Brian Lee Crowley

What makes Canada great: My talk to MLI’s Canada 150 Dinner, 16th February 2017

Forget diversity, multiculturalism or social programmes. Despite what you may have heard, these are not the things that make Canada great, however desirable they may be in their own right. The things that have brought untold millions to settle in Canada were here long before these ideas ever saw the light of day.

Instead we have to look for the explanation of Canada’s greatness in things like our grounding in the New World, our tradition of freedom and our willingness to sacrifice to protect what really matters. At least that’s the argument I made in my talk at the MLI Canada 150 Dinner on 16th February 2017.

Multiculturalism, public health care and the Charter of Rights and Freedoms are all well and good. But they don’t get at the essence of why true patriots love Canada, says Crowley.

The willingness to sacrifice in order to protect the freedoms uniquely available to us in the New World: now that, ladies and gentlemen, is a country worth celebrating.

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The conflict between elites and ordinary people that brought us Trump and Brexit has Canada in its sights

There is no wall protecting Canada from the populist tidal wave that washed Donald Trump to the presidency in the United States, as I argue in a new Macdonald-Laurier Institute commentary based on a talk I gave in Vancouver to the local chapter of NAIOP.

The phenomena that delivered a stunning election result in the United States and a surprise vote to leave the European Union in Britain are – despite what some observers think – also happening here in Canada. I single out three areas where this conflict is already coming into the open: labour markets, immigration and housing prices.

The Brexit vote last June and the recent election of a populist and anti-establishment American president are perhaps only the opening chapters of a new era of friction and even confrontation between the opinions of the Davos-inspired elites who have been in charge for decades, and those of the man and woman on the street.

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What Uber and health care teach us about innovation

You might be of the view that Uber and Canadian health care have nothing in common. How wrong you would be!

They are both classic instances of how governments’ rhetorical support for “innovation” is belied by their shameless kowtowing to vested interests who are threatened by disruptive innovations. Here is a little foretaste of the argument:

In Canadian health care, which may soon represent nearly a fifth of the economy, innovation must go cap in hand and beg to be allowed to help patients. And in doing so it will be opposed by those in the system whose power and livelihood might be threatened, just like those taxi owners fighting Uber.

This is inevitable in a system where the amount of money available is determined in advance through government budgets. Every innovation accepted is a charge against a fixed pie, meaning established interests may be damaged to accommodate the innovation. And it is those established interests who are the system’s gatekeepers.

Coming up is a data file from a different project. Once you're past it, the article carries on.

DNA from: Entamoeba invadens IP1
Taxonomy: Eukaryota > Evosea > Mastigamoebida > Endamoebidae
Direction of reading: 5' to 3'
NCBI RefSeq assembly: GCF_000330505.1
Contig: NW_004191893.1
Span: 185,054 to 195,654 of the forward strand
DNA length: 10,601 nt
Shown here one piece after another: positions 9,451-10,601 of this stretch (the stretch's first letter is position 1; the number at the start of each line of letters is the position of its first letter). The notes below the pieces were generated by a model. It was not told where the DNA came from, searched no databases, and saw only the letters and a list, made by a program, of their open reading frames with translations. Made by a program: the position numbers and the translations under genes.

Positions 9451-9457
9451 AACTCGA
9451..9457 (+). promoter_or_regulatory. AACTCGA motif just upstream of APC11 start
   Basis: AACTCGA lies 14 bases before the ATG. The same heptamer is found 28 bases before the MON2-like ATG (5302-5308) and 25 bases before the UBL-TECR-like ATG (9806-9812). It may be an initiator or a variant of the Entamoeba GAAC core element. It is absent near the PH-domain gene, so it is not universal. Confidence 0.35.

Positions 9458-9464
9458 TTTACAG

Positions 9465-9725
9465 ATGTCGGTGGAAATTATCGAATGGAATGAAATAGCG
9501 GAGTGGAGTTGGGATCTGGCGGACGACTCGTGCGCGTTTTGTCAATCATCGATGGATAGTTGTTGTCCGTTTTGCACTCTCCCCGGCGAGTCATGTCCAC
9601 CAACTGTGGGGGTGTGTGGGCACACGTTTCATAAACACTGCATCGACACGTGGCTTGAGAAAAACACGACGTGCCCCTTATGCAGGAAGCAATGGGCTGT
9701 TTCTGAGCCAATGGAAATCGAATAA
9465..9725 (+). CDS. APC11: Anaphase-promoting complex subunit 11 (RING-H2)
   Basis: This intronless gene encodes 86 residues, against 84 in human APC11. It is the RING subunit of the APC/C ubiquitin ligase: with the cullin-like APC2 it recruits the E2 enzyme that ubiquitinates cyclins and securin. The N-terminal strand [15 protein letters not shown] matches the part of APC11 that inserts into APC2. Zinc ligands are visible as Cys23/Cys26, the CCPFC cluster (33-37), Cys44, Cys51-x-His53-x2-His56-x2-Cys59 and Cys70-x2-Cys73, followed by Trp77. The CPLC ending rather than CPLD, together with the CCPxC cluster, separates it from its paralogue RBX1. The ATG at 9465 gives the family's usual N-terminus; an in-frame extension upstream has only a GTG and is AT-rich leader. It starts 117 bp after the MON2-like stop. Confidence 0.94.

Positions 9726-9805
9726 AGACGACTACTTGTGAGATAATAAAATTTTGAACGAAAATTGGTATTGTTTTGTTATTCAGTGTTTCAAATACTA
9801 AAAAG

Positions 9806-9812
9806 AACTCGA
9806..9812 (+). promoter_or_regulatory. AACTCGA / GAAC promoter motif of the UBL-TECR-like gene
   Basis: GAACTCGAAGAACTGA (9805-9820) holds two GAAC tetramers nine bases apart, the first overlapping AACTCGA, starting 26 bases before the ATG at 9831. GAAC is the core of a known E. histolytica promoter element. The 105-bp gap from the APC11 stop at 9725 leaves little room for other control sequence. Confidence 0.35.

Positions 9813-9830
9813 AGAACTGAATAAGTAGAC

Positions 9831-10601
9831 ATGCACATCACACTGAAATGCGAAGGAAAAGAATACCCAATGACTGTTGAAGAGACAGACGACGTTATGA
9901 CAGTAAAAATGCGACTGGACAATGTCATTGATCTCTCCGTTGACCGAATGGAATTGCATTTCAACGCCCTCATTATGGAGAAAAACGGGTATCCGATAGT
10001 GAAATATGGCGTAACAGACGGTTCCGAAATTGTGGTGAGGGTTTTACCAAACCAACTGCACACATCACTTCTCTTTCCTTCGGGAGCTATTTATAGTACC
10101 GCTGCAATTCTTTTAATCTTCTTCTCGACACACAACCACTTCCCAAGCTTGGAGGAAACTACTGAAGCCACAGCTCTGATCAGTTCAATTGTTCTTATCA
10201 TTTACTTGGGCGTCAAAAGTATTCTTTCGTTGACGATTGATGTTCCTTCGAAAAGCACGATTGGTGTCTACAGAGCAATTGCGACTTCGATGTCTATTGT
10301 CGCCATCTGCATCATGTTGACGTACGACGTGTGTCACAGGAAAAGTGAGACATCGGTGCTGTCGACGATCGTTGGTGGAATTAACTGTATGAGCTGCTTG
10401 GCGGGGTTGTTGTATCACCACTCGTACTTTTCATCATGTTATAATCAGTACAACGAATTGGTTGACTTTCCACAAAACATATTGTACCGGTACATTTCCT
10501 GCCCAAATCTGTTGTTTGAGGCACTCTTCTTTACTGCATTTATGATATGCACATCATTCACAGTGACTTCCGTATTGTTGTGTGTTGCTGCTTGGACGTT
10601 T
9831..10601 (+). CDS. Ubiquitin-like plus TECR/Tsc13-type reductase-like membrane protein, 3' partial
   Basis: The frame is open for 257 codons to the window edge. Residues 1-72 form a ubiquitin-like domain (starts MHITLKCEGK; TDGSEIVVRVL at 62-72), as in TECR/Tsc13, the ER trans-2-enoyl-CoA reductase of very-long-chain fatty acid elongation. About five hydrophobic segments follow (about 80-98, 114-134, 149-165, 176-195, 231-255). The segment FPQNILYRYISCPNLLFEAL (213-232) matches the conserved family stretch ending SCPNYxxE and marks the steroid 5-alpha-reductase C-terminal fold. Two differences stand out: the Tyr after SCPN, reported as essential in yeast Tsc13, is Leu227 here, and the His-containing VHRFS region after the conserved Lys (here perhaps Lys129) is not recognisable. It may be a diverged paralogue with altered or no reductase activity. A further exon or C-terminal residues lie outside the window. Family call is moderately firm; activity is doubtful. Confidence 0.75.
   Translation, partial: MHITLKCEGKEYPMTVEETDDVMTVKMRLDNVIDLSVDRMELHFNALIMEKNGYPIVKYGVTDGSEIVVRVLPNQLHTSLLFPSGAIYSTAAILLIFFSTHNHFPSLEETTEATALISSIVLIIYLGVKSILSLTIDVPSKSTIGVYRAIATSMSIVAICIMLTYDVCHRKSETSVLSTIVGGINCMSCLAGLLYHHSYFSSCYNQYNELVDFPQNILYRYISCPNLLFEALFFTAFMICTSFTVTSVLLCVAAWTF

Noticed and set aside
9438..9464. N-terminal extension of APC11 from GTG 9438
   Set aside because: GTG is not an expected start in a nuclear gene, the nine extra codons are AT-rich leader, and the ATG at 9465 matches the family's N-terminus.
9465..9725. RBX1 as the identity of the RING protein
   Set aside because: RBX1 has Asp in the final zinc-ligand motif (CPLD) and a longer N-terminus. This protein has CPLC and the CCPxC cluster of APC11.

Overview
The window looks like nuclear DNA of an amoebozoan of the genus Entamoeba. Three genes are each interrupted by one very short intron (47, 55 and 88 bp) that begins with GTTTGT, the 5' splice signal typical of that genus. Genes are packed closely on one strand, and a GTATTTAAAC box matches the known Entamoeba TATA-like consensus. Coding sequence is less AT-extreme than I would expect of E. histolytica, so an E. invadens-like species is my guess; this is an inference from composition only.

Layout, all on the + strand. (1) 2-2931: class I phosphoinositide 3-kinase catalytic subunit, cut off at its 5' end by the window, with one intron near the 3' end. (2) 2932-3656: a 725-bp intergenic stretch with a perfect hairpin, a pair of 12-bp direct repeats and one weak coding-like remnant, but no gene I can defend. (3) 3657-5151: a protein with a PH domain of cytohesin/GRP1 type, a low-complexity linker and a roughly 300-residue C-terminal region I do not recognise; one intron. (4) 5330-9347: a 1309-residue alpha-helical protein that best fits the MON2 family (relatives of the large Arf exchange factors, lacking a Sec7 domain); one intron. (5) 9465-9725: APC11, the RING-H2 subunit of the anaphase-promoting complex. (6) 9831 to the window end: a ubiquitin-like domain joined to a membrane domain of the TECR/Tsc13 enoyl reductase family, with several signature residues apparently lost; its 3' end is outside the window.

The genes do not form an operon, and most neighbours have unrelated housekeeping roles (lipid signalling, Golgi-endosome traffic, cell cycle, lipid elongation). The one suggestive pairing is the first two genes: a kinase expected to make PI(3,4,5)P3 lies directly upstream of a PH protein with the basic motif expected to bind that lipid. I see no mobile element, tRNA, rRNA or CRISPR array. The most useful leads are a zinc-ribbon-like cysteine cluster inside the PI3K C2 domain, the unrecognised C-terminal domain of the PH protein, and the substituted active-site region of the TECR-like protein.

It is as if Henry Ford, in his drive to bring the automobile within reach of the average person, had to get his assembly line ideas approved by a government committee composed of buggy makers, stable operators, horse breeders and hay growers.

The full piece was published in the Economy Lab feature of the Globe’s Report on Business on 13th May 2016.

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Rebranding the minimum wage as a “living wage” triumph of marketing over reason

The latest marketing dodge by the Left is to start calling, not for higher minimum wages, but for a “living wage,” thereby cleverly evoking images of poor single mums struggling to feed themselves and their kids on low pay. No one should work for a wage they can’t live on is a pretty good battlecry. Except that there are lots of people, in fact the vast majority, who earn the minimum wage and don’t live on it at all. The bulk of minimum wage earners are secondary earners in families above the low-income cutoff (LICO). And how many single parents with dependents try to get by on a single minimum wage income? Just over 2% of all people earning the minimum wage.

In my Globe column for the ROB of April 1st, therefore, I try my own rebranding campaign for the minimum/living wage. Here are the three I thought best. To the extent it represents government forcing businesses to pay more for labour than the going price, it is a tax on jobs. To the extent it forces up prices  at providers of low-cost goods and services to the poor, it is higher prices. And finally to the extent that the minimum wage is actually the entry wage for young workers living at home looking for their first job, and therefore every hike in the minimum wage makes fewer such jobs available, it is a youth penalty.

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Why Premier Wynne is wrong to lament tuition isn’t free

In the last Ontario budget Premier Kathleen Wynne brought free tuition to lowish-income students and in an interview lamented that she couldn’t make it free for everyone. I beg to disagree. I get everything that the advocates of zero tuition are saying about their desire to improve access to PSE and yet I still don’t think that the evidence shows that free tuition is the answer to the problem of access. For example: